Director Alfred Hitchcock’s 1928 comedy is a poorly received but interesting silent movie in which Betty Balfour stars as spoilt rich girl who leads a life of luxury on the profits from her father’s champagne business.
But when she says she wants to marry her boyfriend (Jean Bradin), her champagne millionaire father Gordon Harker pretends that he has lost all his money on the stock market and that he’s now bankrupt to test his flighty daughter and prove the boy is just a gold-digger. The boyfriend leaves after hearing the bad news of the family fortune so the young woman goes to seek her fortune and is forced to get a job.
Then there’s the mysterious stranger who seems to be following Balfour everywhere…
The screenplay is based on an original story by writer and critic Walter C Mycroft, with a screenplay by Hitchcock and Eliot Stannard. Alas, Hitchcock’s commendable attempt at a lighthearted change of pace shows only that comedy is hardly Hitchcock’s forte, though of course in his movies secured with suspenseful plotlines he has no trouble developing his witty and clever sense of humour.
It is perhaps no surprise that in his 1976 press conference for Family Plot, Hitchcock revealed that this film was his least favourite of his films. Certainly it is by no means perfect, but it is interesting for the director’s visual flourishes as the ambitious young director continues to develop his style and film-making techniques.
The film includes what is thought to be the first freeze-frame shot. And there are enough bubbly champagne comic moments, like the ship’s drunk keeping a straight line in a storm when everyone else is staggering, from the Master to make the silent viewing worth while.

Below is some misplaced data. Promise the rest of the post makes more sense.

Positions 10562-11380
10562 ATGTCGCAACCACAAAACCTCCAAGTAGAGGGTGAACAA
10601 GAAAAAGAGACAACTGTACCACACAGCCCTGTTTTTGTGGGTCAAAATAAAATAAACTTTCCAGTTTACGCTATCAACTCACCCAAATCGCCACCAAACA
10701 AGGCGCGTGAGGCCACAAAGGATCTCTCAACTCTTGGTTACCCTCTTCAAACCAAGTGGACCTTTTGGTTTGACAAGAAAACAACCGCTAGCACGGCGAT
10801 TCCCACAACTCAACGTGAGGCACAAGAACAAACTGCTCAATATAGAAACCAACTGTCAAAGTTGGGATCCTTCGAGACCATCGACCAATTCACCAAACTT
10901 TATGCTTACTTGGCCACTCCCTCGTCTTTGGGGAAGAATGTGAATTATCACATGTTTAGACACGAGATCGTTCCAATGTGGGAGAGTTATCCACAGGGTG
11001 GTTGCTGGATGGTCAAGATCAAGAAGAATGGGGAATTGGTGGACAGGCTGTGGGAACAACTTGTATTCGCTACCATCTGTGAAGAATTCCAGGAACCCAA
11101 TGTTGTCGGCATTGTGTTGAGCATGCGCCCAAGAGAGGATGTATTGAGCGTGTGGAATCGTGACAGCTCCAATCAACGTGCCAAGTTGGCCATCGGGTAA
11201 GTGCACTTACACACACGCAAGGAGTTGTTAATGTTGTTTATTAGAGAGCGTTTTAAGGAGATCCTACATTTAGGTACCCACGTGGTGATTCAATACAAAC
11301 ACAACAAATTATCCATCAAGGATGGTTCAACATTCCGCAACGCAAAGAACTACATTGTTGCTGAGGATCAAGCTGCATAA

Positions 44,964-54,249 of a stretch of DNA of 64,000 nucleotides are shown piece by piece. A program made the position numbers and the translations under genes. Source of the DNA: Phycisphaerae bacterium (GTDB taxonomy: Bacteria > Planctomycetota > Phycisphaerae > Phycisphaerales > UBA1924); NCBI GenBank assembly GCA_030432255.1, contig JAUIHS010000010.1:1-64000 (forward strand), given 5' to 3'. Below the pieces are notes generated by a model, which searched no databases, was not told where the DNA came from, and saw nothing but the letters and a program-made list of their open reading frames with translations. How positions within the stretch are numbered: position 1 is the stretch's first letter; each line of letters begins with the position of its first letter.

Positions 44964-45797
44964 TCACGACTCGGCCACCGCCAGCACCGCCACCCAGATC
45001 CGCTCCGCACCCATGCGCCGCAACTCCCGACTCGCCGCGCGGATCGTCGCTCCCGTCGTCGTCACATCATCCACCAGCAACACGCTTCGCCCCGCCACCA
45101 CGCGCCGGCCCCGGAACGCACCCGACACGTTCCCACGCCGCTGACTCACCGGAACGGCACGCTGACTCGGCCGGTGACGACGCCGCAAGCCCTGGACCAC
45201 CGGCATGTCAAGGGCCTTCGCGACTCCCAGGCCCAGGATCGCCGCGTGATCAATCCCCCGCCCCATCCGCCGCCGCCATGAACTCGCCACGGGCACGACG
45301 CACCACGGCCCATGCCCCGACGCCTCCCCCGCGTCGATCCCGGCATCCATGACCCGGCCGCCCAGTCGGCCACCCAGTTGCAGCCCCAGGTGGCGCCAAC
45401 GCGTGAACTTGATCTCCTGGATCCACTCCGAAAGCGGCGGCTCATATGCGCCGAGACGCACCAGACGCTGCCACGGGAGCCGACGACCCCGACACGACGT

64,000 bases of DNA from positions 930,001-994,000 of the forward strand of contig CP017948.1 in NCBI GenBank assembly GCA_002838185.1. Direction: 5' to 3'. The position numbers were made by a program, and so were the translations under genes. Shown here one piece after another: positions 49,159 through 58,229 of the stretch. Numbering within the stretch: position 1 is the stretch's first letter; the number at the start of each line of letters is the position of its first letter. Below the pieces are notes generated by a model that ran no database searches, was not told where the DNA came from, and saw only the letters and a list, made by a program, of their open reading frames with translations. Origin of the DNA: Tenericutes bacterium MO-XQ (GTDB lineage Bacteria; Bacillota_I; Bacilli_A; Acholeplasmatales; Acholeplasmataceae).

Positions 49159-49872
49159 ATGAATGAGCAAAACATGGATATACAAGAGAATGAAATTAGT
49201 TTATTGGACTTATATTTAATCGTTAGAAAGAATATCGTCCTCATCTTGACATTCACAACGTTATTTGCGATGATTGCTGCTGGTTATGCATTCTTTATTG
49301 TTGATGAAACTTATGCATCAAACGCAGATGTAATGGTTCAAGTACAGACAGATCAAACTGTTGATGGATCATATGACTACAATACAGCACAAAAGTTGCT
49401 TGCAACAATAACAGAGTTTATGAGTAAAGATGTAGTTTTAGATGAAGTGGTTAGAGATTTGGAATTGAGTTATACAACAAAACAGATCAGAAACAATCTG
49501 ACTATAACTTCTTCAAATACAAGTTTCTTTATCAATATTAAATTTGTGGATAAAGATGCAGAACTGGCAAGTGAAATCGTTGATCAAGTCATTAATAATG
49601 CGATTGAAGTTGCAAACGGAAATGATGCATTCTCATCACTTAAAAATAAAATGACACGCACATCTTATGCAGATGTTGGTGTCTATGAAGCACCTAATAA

Harker is his usual amusing self and there is a charming performance by Balfour, known as Britain’s Queen of Happiness and the country’s answer to Mary Pickford, who was the most successful British actress of the 1920s.
‘The film had no story to tell. Probably the lowest ebb in my output,’ complained Hitchcock, who made the movie at Elstree studios, London. A simultaneous German version was directed by Gaza von Bolvary.
Also in the cast are Ferdinand von Alten, Marcel Vibert, Clifford Heatherley, Jack Trevor, Claude Hulbert, Alexander D’Arcy, Vivian Gibson, Hannah Jones, Phyllis Konstam and Gwen Mannering.
In April 2014, the BFI revealed the discovery in the archives of Eye, the Dutch Film Museum, of a lost British silent movie, George Pearson’s Love, Life and Laughter (1923), starring Betty Balfour. It is part of a collection of film cans that belonged to a local cinema in the small town of Hattem, near Zwolle.
© Derek Winnert 2015 Classic Movie Review 2289
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